Water scarcity this summer has hit not just households in the district but educational institutions too.

Though most educational institutions, including State-run schools, closed for summer vacations by March, some, including the Kendriya Vidyalayas, functioned even in the peak summer months.

To tide over the water scarcity, a few among these institutions had to buy water (paying huge amounts) from private agents, who would bring it in tanker lorries on a daily basis.

Some of the institutions could not afford it, and hence had to cancel their classes or even batches in some cases.

Wells dry up

Many schools that have started ‘vacation classes’ for class X students are also finding it difficult to meet their water needs, with the wells in their compounds drying up and the public water supply undependable.

The most affected are the institutions located at elevated locations.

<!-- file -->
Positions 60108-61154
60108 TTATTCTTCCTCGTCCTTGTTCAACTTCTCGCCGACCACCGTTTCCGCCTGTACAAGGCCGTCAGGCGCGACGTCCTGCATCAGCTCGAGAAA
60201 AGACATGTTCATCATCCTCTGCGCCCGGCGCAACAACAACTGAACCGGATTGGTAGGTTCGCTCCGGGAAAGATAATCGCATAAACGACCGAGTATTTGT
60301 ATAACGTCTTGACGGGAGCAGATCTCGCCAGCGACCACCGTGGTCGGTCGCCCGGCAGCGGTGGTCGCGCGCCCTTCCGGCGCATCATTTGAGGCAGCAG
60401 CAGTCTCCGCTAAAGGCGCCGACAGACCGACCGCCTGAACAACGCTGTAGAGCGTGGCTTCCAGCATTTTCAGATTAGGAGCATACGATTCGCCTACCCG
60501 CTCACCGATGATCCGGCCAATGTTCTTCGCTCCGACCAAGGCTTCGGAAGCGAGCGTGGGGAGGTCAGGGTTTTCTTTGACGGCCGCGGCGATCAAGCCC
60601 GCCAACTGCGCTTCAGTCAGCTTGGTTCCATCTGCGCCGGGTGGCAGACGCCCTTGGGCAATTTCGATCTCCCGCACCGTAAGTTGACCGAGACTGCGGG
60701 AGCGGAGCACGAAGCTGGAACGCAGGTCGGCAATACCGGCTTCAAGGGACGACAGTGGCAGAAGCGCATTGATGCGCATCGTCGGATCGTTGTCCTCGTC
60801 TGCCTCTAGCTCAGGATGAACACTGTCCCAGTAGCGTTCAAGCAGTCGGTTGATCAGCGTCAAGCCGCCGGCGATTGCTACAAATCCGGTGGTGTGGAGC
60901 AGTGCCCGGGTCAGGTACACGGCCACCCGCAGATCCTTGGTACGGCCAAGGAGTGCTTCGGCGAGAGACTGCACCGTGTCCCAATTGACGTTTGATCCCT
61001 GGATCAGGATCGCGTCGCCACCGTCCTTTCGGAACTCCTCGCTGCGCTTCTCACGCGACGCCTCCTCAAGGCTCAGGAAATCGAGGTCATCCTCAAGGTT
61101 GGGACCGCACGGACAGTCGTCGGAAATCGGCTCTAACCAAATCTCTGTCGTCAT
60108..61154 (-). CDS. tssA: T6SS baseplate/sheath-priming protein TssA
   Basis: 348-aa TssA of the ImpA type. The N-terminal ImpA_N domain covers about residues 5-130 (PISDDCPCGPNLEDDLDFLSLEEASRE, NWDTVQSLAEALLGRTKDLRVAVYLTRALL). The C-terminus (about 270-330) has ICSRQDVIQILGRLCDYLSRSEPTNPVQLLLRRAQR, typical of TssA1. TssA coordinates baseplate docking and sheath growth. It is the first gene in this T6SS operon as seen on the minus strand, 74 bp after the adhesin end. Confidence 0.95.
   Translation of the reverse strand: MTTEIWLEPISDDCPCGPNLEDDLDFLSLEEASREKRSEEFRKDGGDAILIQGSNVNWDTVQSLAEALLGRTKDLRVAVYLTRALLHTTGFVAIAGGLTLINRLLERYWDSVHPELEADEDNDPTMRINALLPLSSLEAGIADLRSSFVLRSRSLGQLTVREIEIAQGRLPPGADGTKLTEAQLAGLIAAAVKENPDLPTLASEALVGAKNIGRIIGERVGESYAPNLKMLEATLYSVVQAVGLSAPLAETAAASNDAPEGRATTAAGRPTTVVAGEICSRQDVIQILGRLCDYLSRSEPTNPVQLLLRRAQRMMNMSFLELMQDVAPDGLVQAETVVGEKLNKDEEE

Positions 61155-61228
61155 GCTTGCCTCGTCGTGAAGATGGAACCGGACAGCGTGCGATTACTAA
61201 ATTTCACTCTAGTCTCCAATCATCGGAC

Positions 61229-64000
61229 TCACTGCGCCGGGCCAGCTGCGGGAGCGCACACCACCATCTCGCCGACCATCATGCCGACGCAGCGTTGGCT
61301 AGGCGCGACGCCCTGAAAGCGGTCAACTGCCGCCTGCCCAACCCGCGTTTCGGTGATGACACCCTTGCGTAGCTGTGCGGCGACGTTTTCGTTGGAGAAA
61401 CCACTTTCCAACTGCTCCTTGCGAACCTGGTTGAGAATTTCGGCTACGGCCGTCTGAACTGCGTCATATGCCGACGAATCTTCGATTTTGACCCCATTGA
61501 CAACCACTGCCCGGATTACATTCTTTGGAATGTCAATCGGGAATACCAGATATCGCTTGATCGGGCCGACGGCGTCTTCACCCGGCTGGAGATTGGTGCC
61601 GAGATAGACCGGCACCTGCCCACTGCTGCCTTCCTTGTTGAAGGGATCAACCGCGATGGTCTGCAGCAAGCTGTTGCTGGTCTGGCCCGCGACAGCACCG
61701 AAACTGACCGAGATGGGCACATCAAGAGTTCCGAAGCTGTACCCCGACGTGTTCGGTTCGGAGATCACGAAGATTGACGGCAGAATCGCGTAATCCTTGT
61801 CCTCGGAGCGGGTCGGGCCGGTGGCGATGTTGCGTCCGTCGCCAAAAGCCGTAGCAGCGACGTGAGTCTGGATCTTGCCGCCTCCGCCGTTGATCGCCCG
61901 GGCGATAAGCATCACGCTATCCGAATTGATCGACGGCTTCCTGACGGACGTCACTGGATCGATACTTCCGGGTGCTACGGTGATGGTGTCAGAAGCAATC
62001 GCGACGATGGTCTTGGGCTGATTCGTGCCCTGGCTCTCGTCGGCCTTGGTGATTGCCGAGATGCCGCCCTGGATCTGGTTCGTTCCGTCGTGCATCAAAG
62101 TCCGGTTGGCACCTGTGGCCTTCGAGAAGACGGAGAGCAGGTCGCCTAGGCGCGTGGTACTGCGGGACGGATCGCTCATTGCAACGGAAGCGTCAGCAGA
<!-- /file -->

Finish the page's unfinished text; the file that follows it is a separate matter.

“Both our rainwater harvesting tanks, which we used to depend on during the dry months, had dried out by March this time, and we had to purchase water in huge tanks for our daily needs,” said Lalitha Ramachandran, Principal of Kendriya Vidyalaya No.2 that is situated at Eravathukunnu, which is a hilly area.

“We had a tough time purchasing water from private agents for high rates for weeks till we closed down for vacation on May 5,” she said.

Professional colleges

The water shortage has also affected higher education institutions, including some professional colleges, in different parts of the district. “The management has given a few weeks’ vacation for some batches in our college,” said a B.Pharm student of a self-financing college here.

No heavy rain

With only two more weeks left for schools and colleges to reopen after the vacation, the district is yet to receive a single rain that could replenish the wells and ensure water in the pipes.

Several schools in the district have had to cut down on their vacation classes due to severe water shortage in the district.

“Now, if the monsoon fails to arrive on time, what awaits us will be a bigger crisis,” said the principal of an unaided school here.

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